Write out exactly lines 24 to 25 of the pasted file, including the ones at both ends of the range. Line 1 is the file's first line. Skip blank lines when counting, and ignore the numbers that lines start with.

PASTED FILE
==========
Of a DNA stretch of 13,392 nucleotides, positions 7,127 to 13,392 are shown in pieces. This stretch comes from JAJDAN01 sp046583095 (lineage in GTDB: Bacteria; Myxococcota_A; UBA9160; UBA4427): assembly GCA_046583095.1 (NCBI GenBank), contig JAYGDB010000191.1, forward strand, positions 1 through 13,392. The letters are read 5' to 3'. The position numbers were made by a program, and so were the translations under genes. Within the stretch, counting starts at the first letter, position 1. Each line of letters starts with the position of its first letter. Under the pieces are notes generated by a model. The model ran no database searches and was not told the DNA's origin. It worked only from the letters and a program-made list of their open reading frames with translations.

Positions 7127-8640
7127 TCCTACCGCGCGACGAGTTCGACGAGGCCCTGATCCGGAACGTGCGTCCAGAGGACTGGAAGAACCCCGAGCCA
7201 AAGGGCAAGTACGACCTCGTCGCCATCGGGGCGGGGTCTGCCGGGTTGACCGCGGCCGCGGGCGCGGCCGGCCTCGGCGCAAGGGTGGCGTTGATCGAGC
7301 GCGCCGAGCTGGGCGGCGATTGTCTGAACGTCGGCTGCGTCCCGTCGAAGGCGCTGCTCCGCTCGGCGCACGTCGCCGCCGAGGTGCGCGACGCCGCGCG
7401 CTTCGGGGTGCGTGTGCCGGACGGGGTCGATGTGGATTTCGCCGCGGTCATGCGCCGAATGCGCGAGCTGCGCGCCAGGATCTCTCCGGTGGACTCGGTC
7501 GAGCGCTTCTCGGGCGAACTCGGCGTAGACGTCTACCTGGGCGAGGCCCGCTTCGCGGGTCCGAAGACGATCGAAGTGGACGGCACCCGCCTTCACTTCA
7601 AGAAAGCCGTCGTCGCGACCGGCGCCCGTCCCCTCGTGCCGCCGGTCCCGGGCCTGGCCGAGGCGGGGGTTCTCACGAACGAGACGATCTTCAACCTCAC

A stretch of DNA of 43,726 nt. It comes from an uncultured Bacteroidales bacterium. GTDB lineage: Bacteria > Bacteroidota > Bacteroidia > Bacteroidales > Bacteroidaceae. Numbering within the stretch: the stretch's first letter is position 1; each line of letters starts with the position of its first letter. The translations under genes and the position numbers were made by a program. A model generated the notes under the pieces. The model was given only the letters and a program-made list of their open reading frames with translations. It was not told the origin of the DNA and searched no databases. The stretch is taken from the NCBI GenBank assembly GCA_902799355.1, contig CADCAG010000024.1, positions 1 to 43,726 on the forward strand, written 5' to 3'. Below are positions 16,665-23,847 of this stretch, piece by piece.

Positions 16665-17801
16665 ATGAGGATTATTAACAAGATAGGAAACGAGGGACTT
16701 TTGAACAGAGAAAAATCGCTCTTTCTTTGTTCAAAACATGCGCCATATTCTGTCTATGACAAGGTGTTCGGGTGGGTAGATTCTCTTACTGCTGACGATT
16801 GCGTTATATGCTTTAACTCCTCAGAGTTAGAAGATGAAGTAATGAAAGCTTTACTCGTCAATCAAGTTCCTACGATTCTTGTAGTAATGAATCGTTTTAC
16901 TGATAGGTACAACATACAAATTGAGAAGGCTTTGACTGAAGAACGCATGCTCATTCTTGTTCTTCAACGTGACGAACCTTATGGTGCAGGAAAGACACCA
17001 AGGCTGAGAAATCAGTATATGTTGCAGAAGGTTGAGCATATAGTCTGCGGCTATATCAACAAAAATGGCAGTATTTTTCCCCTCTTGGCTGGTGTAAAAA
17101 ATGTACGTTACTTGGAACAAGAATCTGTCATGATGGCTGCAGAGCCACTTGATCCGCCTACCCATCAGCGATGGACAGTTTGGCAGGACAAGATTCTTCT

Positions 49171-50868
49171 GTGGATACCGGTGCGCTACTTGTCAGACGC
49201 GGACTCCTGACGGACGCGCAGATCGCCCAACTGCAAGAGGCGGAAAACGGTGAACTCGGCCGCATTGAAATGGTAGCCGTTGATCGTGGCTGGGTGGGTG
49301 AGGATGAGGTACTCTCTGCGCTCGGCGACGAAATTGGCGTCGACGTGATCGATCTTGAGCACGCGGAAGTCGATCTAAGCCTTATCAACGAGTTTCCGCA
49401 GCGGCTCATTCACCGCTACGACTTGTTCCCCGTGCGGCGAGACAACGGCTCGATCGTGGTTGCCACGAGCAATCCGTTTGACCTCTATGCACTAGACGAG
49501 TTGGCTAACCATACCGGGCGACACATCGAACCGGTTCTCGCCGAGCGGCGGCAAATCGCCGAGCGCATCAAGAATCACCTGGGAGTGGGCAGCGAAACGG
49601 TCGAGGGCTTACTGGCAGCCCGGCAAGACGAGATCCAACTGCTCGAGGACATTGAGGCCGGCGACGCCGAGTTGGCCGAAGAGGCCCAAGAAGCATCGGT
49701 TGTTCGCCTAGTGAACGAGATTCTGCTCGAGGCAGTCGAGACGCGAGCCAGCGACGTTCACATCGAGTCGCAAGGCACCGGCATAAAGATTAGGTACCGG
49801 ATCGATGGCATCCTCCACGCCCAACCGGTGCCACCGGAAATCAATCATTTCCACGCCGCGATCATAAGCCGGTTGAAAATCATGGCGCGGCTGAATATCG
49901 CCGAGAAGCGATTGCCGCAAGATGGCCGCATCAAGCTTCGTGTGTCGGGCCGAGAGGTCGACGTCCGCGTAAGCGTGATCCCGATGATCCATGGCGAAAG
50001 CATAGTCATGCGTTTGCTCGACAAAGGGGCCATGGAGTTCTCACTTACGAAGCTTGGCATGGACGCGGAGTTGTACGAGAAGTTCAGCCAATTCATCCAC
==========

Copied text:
49701 TGTTCGCCTAGTGAACGAGATTCTGCTCGAGGCAGTCGAGACGCGAGCCAGCGACGTTCACATCGAGTCGCAAGGCACCGGCATAAAGATTAGGTACCGG
49801 ATCGATGGCATCCTCCACGCCCAACCGGTGCCACCGGAAATCAATCATTTCCACGCCGCGATCATAAGCCGGTTGAAAATCATGGCGCGGCTGAATATCG